In the retail lab, there is also a lactation pod by Mamava, a Vermont-based startup whose mobile rooms for breast-feeding moms have been showing up in sports stadiums and airports.
The company, a partner in Third Haus, also is being tested in some stores. In addition to providing an appealing space for working moms in the neighborhood, Third Haus’ leaders want to help retailers envision how they can incorporate such a concept to provide a better experience for shoppers and employees.
“Ever since Chris and I started working on the store of the future, we were thinking of mothers and the workplace,” Mezzenga said. “Here, companies can think through about if this is going on a floor pad, if you’re going to take up that real estate, how do you make sure it’s merchandisable and how do you make sure it fits the brand.”
The Mall of America, which like many malls is looking at ways to stay relevant and more digitally focused in the age of online shopping, has offered to cover 100 community-level Third Haus memberships priced at $15 a month, which would give those who apply access to the lab’s events, workshops and exclusive content.
“We firmly believe in the strength of collaboration and look forward to working alongside Third Haus to promote retail innovation,” Jill Renslow, a senior vice president of business development and marketing at MOA, said in a statement.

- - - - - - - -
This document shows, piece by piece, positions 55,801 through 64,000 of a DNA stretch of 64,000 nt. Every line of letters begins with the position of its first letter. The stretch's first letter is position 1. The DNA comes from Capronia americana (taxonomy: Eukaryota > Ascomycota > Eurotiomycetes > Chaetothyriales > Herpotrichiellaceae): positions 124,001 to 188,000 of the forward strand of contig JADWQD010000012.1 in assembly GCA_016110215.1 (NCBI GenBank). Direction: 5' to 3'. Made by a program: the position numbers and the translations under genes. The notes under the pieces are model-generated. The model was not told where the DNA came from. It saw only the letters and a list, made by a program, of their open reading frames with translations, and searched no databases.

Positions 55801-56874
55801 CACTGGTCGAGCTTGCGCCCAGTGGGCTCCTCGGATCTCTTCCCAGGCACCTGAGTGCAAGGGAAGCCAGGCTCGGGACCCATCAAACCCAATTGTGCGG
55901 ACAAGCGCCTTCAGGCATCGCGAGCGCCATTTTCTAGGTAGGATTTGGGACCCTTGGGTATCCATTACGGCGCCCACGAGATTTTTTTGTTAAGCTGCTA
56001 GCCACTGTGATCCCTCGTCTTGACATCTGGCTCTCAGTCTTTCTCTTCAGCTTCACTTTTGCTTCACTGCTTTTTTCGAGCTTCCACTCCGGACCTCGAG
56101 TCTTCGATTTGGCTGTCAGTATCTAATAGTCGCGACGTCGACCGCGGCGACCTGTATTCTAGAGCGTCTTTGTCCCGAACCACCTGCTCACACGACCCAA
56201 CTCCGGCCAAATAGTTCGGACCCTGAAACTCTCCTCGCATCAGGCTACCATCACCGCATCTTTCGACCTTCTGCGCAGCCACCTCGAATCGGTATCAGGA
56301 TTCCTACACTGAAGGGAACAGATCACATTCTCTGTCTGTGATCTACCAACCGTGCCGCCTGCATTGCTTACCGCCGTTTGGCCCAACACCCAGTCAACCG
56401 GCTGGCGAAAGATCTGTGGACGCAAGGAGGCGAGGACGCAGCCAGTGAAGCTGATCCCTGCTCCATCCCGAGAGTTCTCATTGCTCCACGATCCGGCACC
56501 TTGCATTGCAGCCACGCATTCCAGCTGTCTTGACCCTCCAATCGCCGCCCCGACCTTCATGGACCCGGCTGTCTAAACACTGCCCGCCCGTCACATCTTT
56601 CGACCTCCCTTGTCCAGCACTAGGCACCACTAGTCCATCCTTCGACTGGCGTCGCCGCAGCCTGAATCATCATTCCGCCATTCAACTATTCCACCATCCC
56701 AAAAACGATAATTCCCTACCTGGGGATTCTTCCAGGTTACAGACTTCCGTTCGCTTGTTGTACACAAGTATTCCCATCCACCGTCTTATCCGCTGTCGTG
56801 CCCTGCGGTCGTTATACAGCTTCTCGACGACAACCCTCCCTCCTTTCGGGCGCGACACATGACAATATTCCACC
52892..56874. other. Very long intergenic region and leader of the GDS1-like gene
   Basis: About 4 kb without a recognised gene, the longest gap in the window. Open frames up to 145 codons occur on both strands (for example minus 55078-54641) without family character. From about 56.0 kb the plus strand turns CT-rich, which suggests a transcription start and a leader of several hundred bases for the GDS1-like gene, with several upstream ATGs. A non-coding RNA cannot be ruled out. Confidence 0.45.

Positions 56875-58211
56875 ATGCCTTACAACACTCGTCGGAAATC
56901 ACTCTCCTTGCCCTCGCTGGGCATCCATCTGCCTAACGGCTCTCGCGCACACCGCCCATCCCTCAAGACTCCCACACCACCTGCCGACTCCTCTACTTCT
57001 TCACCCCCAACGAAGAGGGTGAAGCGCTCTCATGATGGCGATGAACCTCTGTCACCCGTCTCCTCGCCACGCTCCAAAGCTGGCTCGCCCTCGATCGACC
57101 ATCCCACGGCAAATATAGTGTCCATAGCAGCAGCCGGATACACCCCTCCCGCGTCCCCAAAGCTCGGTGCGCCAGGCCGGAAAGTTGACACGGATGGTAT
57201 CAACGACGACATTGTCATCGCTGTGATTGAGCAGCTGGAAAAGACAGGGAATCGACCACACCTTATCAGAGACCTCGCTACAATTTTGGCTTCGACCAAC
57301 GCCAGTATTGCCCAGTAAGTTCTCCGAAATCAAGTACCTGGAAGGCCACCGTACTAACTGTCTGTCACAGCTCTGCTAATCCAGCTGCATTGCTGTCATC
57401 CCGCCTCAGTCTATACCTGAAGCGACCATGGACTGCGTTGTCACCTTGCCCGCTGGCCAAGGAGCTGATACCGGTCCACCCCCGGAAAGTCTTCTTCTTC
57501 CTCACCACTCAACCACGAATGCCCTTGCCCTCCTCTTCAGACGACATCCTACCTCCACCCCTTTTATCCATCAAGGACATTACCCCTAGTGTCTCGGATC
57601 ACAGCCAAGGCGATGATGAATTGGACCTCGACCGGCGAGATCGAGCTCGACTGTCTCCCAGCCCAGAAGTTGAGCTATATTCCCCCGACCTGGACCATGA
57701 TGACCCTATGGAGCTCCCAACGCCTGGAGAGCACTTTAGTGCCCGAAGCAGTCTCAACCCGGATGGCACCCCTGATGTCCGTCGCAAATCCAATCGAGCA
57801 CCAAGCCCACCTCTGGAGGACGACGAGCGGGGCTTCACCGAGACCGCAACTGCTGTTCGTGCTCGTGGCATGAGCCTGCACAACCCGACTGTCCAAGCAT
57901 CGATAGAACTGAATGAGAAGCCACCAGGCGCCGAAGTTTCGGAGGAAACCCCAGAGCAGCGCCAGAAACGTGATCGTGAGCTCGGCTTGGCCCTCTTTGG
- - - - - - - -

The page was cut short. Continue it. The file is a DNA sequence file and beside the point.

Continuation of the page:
Other membership levels at Third Haus include a $60-a-month option that covers three drop-in co-working days a month and a $200-a-month option that includes daily co-working. They are also offering members discounts at the gyms next door — CrossFit Linden Hills and AQ Fit Lab, which Mezzenga owns with her husband.
GrocerKey, a Wisconsin-based startup with a handful of people who work in Minneapolis, has started using Third Haus as its local home base. On a recent day, an employee from Lululemon’s corporate office was also typing away on a laptop while visiting from Vancouver.
Third Haus’ leaders hope it will also become a popular spot for suppliers, consultants and brand representatives who travel to the Twin Cities once a month to have meetings with Target and Best Buy. And they think they can be an appealing option for the big retailers in town, noting that many of the people who have contacted them in the last couple of years are those working on new initiatives within those companies.
“This is the way to do experimentation,” Walton said. “You can try to do it within your walls, but as soon as you do that, it’s defined by how you think about things. So come out here and do it scrappily first where you can get out of your box. Which is what a lot of people are doing in New York or San Francisco. There’s no reason we can’t just do it here locally.”
The plan is to then share — either through the podcast or special events — what Third Haus members learned through the tests and trials.
Some of the upcoming events include a talk by Walton on trends shaping the future of retail. Mezzenga has also launched a women’s retail collective that will have happy hours and other events in the space.